This case stems from the bankruptcy filing of SemGroup, L.P. and its affiliates (collectively, "SemGroup"). As a "midstream" oil services provider, SemGroup purchased oil from producers and sold it to downstream purchasers. As is industry practice, when SemGroup purchased oil from the producers, it did so on credit and made payment in the month following the sale. Presumably, the oil producers believed that, in the event that SemGroup did not make payment, they could repossess the oil pursuant to the UCC. The oil producers never filed UCC financing statements against the oil that they sold to Semcrude and as a result, the bankruptcy court held that the oil producers did not have perfected security interests in the oil. Accordingly, Semcrude's downstream purchasers were 'buyer's for value' under Section 9-317(b) of the UCC and thus purchased the oil free of any security interest held by the oil producers. The result in the bankruptcy proceeding was that the downstream purchasers were paid in full while the oil producers were paid only in part.
On appeal, the oil producers located in Texas and Kansas claimed that, under non-uniform provisions of each of their states' UCC, they had automatically perfected security interests in the oil sold to Semcrude, and thus they did not need to file financing statements to perfect their security interests. Although the court acknowledged the non-uniform UCC provisions in Texas and Kansas provided for automatic perfection, Judge Ambro properly points out that the oil producers did not correctly identify and apply the proper state's version of the UCC. As he explains, under Section 9-301 of the UCC, the general rule for determining the law that governs perfection of security interests is the state in which the debtor is "located." For purposes of the UCC, a registered organization, like Semcrude, is located in the state in which it is organized. The entities comprising Semcrude were organized, and therefore "located," in Delaware and Oklahoma. Therefore, the court applied the Delaware and Oklahoma versions of the UCC, each of which would have required the filing of financing statement to perfect security interests in this case.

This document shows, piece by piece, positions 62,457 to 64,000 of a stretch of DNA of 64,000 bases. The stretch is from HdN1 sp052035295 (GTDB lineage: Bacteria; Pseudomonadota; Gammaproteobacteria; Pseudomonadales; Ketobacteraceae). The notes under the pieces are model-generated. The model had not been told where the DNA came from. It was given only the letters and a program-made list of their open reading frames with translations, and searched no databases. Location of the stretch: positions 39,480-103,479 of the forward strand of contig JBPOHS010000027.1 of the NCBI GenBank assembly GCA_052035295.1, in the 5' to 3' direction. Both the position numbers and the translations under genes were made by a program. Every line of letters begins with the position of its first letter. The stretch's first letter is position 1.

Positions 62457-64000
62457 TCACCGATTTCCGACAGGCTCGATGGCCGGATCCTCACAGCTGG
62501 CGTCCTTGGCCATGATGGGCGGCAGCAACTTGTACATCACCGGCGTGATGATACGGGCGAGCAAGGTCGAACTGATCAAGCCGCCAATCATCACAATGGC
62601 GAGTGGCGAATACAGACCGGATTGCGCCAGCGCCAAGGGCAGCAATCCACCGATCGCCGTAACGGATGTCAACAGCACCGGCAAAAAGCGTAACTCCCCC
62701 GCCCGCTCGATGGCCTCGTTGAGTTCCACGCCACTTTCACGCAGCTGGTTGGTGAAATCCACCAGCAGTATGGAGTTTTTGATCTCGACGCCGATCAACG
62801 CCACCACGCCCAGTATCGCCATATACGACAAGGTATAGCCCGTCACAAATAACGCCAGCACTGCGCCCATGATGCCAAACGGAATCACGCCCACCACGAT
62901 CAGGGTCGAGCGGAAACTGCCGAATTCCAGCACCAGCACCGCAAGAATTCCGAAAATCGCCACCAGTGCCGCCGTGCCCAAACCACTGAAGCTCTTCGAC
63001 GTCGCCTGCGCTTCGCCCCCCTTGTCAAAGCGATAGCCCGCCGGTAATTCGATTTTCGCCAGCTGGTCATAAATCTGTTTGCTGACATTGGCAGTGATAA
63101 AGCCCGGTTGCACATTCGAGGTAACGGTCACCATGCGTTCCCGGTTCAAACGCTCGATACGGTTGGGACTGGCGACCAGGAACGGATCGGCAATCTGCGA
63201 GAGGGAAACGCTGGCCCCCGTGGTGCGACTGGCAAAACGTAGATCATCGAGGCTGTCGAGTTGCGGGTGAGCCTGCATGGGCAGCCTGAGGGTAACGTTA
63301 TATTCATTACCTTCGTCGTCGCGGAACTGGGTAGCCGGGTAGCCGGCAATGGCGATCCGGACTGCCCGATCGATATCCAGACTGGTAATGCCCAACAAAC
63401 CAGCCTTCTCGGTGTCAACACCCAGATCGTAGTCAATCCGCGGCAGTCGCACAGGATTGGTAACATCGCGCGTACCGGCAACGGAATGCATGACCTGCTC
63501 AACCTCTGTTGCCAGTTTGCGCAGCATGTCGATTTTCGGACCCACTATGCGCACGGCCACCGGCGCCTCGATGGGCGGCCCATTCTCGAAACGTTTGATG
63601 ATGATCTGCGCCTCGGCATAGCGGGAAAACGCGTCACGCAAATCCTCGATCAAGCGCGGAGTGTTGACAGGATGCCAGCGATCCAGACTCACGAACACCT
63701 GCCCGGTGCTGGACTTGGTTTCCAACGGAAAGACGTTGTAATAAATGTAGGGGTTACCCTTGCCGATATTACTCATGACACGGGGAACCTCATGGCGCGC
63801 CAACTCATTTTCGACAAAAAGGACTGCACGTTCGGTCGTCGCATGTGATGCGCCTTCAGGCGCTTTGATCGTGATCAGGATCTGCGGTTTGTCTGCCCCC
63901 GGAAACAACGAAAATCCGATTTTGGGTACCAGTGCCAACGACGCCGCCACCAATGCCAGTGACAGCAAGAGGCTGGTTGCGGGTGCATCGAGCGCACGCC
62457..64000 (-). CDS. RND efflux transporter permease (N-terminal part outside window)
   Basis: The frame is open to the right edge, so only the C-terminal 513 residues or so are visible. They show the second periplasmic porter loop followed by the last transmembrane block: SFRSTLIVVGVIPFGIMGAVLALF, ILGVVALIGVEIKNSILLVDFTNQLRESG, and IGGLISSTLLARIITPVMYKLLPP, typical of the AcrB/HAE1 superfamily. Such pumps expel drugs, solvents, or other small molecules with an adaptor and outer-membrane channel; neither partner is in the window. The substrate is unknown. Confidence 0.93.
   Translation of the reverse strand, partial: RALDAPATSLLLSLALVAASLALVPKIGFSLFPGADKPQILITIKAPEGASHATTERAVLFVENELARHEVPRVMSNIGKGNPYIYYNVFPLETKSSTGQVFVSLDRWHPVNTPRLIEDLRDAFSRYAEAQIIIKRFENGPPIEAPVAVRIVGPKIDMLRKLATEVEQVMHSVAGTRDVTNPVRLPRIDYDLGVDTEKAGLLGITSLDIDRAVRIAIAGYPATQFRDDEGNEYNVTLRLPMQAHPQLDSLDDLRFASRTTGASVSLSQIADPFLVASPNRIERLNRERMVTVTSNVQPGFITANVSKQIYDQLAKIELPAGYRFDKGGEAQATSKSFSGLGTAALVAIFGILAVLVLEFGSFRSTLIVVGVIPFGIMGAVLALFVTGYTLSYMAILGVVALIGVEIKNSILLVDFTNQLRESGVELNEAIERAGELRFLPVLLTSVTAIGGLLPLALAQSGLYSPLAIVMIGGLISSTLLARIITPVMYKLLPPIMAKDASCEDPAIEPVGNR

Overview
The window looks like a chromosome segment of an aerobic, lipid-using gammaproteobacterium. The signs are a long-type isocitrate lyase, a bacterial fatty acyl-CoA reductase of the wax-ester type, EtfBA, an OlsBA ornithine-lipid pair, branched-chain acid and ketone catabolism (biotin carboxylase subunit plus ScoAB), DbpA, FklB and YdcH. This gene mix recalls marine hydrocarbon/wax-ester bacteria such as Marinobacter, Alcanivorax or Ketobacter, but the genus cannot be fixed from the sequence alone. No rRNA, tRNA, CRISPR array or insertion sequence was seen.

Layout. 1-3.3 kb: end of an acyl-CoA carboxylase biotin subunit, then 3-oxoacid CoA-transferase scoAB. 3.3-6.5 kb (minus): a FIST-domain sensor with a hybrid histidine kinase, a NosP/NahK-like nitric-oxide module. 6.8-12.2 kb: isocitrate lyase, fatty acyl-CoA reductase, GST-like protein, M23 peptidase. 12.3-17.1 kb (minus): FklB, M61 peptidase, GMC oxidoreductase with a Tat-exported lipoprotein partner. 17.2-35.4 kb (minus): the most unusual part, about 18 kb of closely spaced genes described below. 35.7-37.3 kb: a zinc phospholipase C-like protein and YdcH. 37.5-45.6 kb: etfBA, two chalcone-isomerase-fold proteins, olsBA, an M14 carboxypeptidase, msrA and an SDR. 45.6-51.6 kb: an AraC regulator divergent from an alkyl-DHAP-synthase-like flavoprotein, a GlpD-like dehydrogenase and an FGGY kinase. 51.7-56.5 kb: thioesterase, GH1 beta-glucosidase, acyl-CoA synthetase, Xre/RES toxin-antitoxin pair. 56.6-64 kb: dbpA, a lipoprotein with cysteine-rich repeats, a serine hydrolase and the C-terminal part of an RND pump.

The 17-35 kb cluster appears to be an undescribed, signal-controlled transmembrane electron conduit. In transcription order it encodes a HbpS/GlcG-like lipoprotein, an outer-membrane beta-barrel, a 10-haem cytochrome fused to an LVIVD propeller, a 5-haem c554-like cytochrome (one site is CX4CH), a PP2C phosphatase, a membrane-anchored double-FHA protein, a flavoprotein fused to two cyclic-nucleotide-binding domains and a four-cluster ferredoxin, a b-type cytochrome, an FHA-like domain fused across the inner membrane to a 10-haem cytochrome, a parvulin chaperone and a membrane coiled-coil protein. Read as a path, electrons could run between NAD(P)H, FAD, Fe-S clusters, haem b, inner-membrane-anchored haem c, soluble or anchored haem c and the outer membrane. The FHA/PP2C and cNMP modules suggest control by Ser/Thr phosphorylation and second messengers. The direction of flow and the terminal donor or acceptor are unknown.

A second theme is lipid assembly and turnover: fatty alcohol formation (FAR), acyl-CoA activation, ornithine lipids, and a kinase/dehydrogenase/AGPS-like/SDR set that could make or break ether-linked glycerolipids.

It is worth noting that the court explicitly rejected the oil producer's arguments that, by virtue of their non-uniform UCC provisions, Texas and Kansas had effectively overridden the general UCC choice of law rules. The court similarly rejected the argument that Delaware and Oklahoma had incorporated the Texas and Kansas non-uniform provisions by way of an Official Comment to the UCC which mentions the existence of non-uniform amendments.
For participants or practioners in the secured transactions field, there are two key takeaways from this case. First, the UCC choice of law rules can be complex and may override parties' contractual choice of governing law. Choice of law rules under the UCC vary depending on the type of debtor and the type of collateral, and therefore it is not uncommon in complex secured transactions to implicate the laws of multiple states, each governing perfection for only a portion of the collateral. Second, it is important to remember that, although the UCC is a uniform law, most, if not all, states have adopted certain non-uniform provisions. In this case, Texas and Kansas adopted non-uniform versions of the UCC to benefit oil producers located in their states. Similarly, Delaware has certain non-uniform provisions which, among other things, facilitate securitization transactions involving Delaware entities. Therefore, in order to give effect to the intention of the parties to a secured transaction, pracitioners must be familiar with the UCC's choice of law rules and bear in mind that not every state's UCC is the same.